As I mentioned in my last post, I’ve been spending the last few weeks taking care of my new baby and my old baby, too. The main focus during this time has been feeding baby James. I’d say I’ve devoted 85-90% of my energy and thoughts just on that one thing.
You see, I decided before he was born that I would give breastfeeding another chance. I had discussed the issue in a post back in April, when I was still pregnant and that Atlantic Monthly article came out challenging the idea that “breast is best.” Even though I acknowledged then that formula feeding is perfectly fine, and was worried because breastfeeding was a dismal failure with my first child, I still wanted to try. Shows how ingrained the idea of “breast is best” is in modern moms, I guess.
In the hospital after he was born, things seemed to go OK. James was a good latcher and sucker. I wasn’t in too much pain. We thought this time might be the charm and breastfeeding would be a success. Hooray for me!
Not so fast, though. My little peanut (born at 6 lbs 9 oz.) remained a little peanut for his first week — he didn’t gain anything, only lost ounces. We came back to the pediatrician’s office after week 2 for another weigh-in, still no gain. What was I doing wrong? Well, the doc suggested supplementing with formula. After we did that, he put on a few ounces, so we stuck with the mostly-breastfeeding/some-formula routine.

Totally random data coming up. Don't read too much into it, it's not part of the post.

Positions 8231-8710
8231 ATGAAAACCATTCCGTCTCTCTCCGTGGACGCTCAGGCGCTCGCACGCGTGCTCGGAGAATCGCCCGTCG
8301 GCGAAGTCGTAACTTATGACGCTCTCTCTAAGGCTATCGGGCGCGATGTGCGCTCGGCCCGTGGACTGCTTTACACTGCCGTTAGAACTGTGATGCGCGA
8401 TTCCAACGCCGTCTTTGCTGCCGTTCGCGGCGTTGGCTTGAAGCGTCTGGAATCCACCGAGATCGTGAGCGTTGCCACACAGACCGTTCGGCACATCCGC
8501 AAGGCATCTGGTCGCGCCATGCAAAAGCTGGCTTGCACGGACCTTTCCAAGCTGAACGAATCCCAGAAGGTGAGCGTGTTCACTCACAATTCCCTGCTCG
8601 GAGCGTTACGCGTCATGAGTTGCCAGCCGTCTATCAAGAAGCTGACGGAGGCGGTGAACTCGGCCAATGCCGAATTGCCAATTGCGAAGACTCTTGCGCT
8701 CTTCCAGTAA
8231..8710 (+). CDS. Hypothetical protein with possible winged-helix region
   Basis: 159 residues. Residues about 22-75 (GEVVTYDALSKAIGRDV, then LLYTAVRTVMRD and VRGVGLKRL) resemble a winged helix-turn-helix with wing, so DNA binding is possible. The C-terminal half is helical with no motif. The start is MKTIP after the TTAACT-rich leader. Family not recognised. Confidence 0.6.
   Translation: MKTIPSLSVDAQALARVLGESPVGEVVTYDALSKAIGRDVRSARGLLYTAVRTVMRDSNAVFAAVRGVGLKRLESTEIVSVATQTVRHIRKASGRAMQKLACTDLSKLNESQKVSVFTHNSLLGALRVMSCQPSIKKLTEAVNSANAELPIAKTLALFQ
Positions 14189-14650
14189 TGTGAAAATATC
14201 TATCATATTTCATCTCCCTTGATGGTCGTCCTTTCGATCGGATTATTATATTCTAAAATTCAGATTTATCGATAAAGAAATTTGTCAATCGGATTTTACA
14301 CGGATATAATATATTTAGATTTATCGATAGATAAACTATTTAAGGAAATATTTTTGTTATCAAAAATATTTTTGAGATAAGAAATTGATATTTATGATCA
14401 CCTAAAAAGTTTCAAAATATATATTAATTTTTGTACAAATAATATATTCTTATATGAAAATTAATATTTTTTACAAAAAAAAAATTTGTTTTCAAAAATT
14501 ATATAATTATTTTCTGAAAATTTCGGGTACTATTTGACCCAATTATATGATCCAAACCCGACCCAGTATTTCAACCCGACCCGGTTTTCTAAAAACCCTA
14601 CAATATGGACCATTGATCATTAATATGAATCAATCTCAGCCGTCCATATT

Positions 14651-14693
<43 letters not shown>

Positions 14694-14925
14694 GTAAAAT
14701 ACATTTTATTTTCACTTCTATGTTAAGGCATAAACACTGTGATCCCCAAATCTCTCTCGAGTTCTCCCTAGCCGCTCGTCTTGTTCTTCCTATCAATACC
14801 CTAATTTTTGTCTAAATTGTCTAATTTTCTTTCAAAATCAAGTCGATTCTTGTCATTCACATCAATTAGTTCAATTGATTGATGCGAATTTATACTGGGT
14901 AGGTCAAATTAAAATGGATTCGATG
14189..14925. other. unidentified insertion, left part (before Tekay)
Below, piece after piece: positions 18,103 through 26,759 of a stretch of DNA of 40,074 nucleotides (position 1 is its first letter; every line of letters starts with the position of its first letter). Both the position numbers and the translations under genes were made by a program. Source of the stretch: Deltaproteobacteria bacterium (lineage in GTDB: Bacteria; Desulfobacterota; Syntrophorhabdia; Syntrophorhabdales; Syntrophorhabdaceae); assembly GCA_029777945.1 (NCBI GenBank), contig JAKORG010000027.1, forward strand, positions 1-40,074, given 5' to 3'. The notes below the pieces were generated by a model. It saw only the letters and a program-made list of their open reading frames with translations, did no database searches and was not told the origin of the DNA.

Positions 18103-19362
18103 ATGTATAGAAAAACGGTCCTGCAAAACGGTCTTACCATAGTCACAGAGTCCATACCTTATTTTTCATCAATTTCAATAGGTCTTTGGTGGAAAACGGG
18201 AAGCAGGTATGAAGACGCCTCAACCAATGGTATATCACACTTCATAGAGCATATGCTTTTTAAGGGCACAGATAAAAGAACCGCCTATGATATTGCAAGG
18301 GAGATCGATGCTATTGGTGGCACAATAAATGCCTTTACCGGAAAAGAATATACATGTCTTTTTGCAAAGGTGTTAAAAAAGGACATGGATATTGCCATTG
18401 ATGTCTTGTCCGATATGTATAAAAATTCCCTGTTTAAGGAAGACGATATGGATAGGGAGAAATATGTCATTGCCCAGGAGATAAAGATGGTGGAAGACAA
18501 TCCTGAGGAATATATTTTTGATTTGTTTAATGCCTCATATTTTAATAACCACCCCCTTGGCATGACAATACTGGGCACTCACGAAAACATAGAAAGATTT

Then came the one-month checkup. My poor boy only weighed 3 more ounces than when he was born. His puny little body looked so small and sad on the scale. I just wanted to cry, feeling like such an inadequate food source and ridiculously stubborn for having stuck to breastfeeding that long. I had unintentionally deprived my baby of much-needed food, and now felt like I should receive the Worst Mom Ever Award.
The very kind and supportive pediatrician explained that my milk supply was likely low, and that’s why despite frequent feedings and “doing all the right things,” James just didn’t get enough to eat. “It’s not your fault,” she said. But boy, the guilt filling up my whole self sure said otherwise.
I decided then and there that my experiment in breastfeeding was over. This boy needed calories, stat! The doc said to feed him formula, lots of it, every couple of hours. Of course, I’m having to wean off the breastfeeding too (OW), but mostly he’s getting that sweet, sweet milk from a can and already showing some results. He’s so much more content, sleeping better and longer, and we swear he’s already filling out a little (it’s only been three days).
The guilt is not gone, even though I know in my head I was trying to do the best thing for our son. In my heart, I see a skinny baby and it hurts. I want him to be plump and healthy. I want him to fill out his little onesies. I just so desperately want him to be healthy.
We’re due back at the pediatrician’s office on Thursday for a weight check. If all goes well, he’ll have put on significant weight and this special kind of mommy guilt will begin to dissipate. Keep your fingers crossed!